Large scale feature film parodies might be a thing of the past, but the genre continues on in YouTube videos and genius TV fare like Documentary Now! Fred Armisen, Bill Hader, Seth Meyers and Rhys Thomas’ show, which spoofs either a classic doc or an established style of documentary storytelling in each episode, practically created a new sub-genre by going after a mostly untapped resource for parody. What makes Documentary Now special is that it’s obvious the gang loves the docs they spoof. They put as much effort into their characters and stories as they do the jokes poking fun at them. With the third season beginning tonight (featuring special guests Owen Wilson and Michael Keaton), we decided to rank all episodes from the first two seasons. Or if you want to be technical about it, seasons 50 and 51.
This lighthearted human-interest-type episode is charming in how much it seems to be emotionally engaged with its silly premise. It’s about a small town in Iceland celebrating Al Capone—yes, the gangster and mass murderer—with an annual festival. The joke is of course centered on the humble and lovely citizens of the town so giddily having fun with Capone’s pop-culture persona while ignoring his atrocities. But that’s also pretty much the only joke, so it runs out of steam early with its repetitive nature. Fred Armisen is affable as an Iranian immigrant who enters a lookalike contest, and a gag about tiny deep dish pizza served in giant pizza boxes might be the best in the series so far, but there’s a lot of dead air in between.
D.A. Pennabaker’s The War Room, about the ins-and-outs of the 1992 Bill Clinton presidential campaign, was a fresh piece of work in the way that it provided unfiltered access to how the dirty and greasy political sausage is made. One of the elements of “The Bukner” that shows the audience how much the creative team loves the documentary form and the films they spoof is in the great care they showcase in emulating the look and feel of the source material. In the case of this parody, about a local election, they certainly capture Pennabaker’s grainy newsreel and fly-on-the-wall style. Bill Hader is hilarious as the James Carville placeholder, and I had to pause the show to breathe from laughing when the final twist took place. Even so, the episode relies a bit too much on mimicking the original without much embellishment its own.
This send-up of Nanook of the North is special in the way it finds an unexpected focus for its comedic twist, but it might be a tad hard to relate to for everyone except the 14 film professors who saw the original. The source material was criticized when it turned out that director Robert J. Flaherty faked a lot of the “daily activities” of his Eskimo subject. Writer Seth Meyers predictably begins with his Flaherty placeholder (John Slattery) finding increasingly fake ways to sell his subject, a borderline mentally challenged Inuk man (Fred Armisen), as a fierce hunter. Soon, the episode refreshingly turns into a pointed Hollywood satire: Kunuk lets his newfound fame go to his head and turns into a narcissistic prima donna.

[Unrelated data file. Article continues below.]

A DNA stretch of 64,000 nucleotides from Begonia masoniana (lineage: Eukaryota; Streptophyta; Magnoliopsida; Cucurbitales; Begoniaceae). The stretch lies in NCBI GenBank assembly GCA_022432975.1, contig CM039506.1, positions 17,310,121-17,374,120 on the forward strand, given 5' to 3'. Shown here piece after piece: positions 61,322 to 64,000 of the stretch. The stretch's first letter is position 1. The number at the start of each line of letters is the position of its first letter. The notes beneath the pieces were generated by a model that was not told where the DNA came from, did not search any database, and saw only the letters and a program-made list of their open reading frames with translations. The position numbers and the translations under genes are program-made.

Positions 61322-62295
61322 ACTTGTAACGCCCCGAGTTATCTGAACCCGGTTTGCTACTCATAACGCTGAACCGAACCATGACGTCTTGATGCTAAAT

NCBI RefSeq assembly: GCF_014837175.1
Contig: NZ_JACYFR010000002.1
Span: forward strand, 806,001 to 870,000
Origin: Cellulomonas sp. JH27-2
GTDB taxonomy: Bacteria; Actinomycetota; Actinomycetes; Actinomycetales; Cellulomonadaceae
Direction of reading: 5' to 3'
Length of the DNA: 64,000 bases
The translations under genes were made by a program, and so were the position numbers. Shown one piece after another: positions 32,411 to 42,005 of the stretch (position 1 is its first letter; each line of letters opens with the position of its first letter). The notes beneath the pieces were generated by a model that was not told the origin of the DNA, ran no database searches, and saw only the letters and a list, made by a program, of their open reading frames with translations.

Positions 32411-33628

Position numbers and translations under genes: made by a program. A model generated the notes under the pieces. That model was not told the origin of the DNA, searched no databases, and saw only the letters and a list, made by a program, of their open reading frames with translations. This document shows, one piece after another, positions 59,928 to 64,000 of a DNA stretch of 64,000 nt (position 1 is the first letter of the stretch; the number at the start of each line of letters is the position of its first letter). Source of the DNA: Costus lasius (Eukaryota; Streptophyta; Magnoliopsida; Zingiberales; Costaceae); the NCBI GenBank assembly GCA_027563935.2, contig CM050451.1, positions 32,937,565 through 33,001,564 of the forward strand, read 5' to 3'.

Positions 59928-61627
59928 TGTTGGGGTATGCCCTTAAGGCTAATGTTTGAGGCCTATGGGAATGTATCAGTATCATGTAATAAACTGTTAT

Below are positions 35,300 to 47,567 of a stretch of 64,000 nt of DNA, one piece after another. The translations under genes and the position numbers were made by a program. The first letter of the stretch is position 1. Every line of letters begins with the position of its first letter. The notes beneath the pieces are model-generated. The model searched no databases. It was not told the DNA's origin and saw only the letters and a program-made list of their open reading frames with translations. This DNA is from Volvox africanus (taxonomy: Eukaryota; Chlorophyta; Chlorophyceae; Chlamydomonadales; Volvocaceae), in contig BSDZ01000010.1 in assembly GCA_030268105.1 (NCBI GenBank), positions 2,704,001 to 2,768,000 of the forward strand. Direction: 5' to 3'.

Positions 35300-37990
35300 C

The best parodies work because they usually don’t require the audience to have seen the original to get the jokes. Being able to get the references should be a bonus, not a requirement. That’s the problem with this episode, an even more artistically boisterous (if that’s possible) tribute to the great Talking Heads concert film Stop Making Sense. Jonathan Demme’s trailblazing doc broke through the established mold of the concert film and incorporated the band’s panache for performance art, exuberant designs, and artistic experimentation. This episode takes that and punches everything to 11. It’s equally funny and delightful for fans of the band and the original film, but everyone else might be confused as to why Armisen and Hader spend the whole runtime screaming like banshees into the mic.
In this two-parter season one finale, we get a VH1 Behind the Music-type rockumentary about a folk rock band that was “popular” in the ‘70s called The Blue Jean Committee. Instead of taking the Spinal Tap or Popstar route of ridiculing the fake band at the center of the story, the jokes are played mostly straight, pointing out some of the actual gaudy and cheesy design choices soft rock made during the period. Armisen and Hader, who play the two “currently” estranged leads of the band, create such camaraderie during the “vintage concert footage” that it would be easy to dupe someone into thinking The Blue Jean Committee actually existed. If I’m allowed to be as schmaltzy as the band for a second, I’ll say that this one is light on jokes, but big on heart.